In vivo models
The animal studies were reviewed and approved by the Washington University’s Institutional Animal Care and Use Committee protocol. For subcutaneous injections, 2e6 LoVo wild-type, RAMS11 CRISPR1, or RAMS11 CRISPR2 luciferase-tagged cells were injected subcutaneously in ten NOD/SCID mice per group. Weekly tumor size was determined by caliper measurements comparing length × width × height × 0.5. For post analysis lung tissues and subcutaneous tumors tissues were removed and formalin fixed and paraffin embedded. This experiment was repeated two times.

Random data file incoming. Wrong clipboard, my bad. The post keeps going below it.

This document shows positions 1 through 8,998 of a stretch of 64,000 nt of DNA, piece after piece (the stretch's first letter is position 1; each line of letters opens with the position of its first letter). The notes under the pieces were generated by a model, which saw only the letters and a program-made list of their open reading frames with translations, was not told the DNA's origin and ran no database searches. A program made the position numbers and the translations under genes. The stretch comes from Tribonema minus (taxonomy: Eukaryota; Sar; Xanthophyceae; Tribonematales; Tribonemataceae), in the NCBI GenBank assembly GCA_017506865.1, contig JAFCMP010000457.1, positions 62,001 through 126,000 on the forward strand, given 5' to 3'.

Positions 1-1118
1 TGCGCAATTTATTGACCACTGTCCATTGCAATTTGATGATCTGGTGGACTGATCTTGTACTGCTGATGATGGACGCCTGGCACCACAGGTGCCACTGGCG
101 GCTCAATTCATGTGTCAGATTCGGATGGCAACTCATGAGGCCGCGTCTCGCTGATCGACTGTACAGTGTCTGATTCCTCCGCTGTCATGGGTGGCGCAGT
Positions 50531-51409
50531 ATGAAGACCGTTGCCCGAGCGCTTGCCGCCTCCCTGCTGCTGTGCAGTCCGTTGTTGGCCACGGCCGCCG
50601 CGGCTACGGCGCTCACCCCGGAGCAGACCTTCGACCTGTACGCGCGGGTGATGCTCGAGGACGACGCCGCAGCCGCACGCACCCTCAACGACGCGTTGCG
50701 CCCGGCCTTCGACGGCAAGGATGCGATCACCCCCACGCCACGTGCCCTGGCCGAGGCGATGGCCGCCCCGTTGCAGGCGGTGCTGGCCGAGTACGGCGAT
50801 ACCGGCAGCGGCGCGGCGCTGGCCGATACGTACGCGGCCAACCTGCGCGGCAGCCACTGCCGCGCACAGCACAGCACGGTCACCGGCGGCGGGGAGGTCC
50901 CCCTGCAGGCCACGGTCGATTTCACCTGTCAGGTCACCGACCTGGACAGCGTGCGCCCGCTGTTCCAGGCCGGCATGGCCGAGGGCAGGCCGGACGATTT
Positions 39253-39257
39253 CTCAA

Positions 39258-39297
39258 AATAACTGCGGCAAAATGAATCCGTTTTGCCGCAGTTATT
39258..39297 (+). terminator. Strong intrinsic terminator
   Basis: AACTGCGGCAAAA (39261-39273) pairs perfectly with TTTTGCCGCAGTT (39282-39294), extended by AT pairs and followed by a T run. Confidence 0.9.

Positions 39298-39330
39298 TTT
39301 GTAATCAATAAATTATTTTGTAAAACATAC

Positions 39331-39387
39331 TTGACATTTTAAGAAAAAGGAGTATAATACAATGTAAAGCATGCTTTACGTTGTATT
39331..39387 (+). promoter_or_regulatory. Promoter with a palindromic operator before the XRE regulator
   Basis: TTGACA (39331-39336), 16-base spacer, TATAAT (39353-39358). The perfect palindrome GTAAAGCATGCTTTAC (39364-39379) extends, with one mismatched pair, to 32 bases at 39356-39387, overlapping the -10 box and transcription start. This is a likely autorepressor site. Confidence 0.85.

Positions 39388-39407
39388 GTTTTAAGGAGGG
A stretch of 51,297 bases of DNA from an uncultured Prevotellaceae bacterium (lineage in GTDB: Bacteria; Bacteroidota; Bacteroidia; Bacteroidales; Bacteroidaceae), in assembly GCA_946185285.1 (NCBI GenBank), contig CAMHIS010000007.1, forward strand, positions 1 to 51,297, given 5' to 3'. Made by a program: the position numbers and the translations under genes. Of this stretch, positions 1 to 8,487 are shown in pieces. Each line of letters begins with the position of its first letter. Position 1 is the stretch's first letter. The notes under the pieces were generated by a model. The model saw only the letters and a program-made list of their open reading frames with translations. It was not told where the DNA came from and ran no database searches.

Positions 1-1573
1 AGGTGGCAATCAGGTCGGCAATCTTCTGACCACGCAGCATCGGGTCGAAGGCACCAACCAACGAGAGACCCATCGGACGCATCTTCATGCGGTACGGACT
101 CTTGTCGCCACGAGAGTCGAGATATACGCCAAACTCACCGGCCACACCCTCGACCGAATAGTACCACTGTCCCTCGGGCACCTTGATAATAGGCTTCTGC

In the lung metastasis mouse model, 2e6 LoVo wild-type and CRISPR luciferase-tagged cell models were injected into the lateral tail vein of twelve 5-week-old NOD/SCID mice (Jackson Laboratories, Bar Harbor, MA) per group using 30-gauge needles. In weekly intervals mice were imaged with the Olympus OV100 Small Animal Imaging System (IVIS Spectrum, Caliper, Hopkinton, MA) in conjunction with the Small Animal Imaging Core (SAIC) at Washington University. Mice were imaged for 1 min with sequential 5-s exposures. Luminescence was quantified using the Living Image Software 3.2 (Caliper). All micrometastasis were imaged at day 0 (30 min to 1 h) post operation and weekly for 12 weeks. At the conclusion of the study, mice were sacrificed and examined visually and with bioluminescence for lung metastases in vivo and ex vivo. Lungs were dissected and formalin fixed and paraffin embedded for histological analysis with H&E and Ki67 staining. This experiment was repeated twice.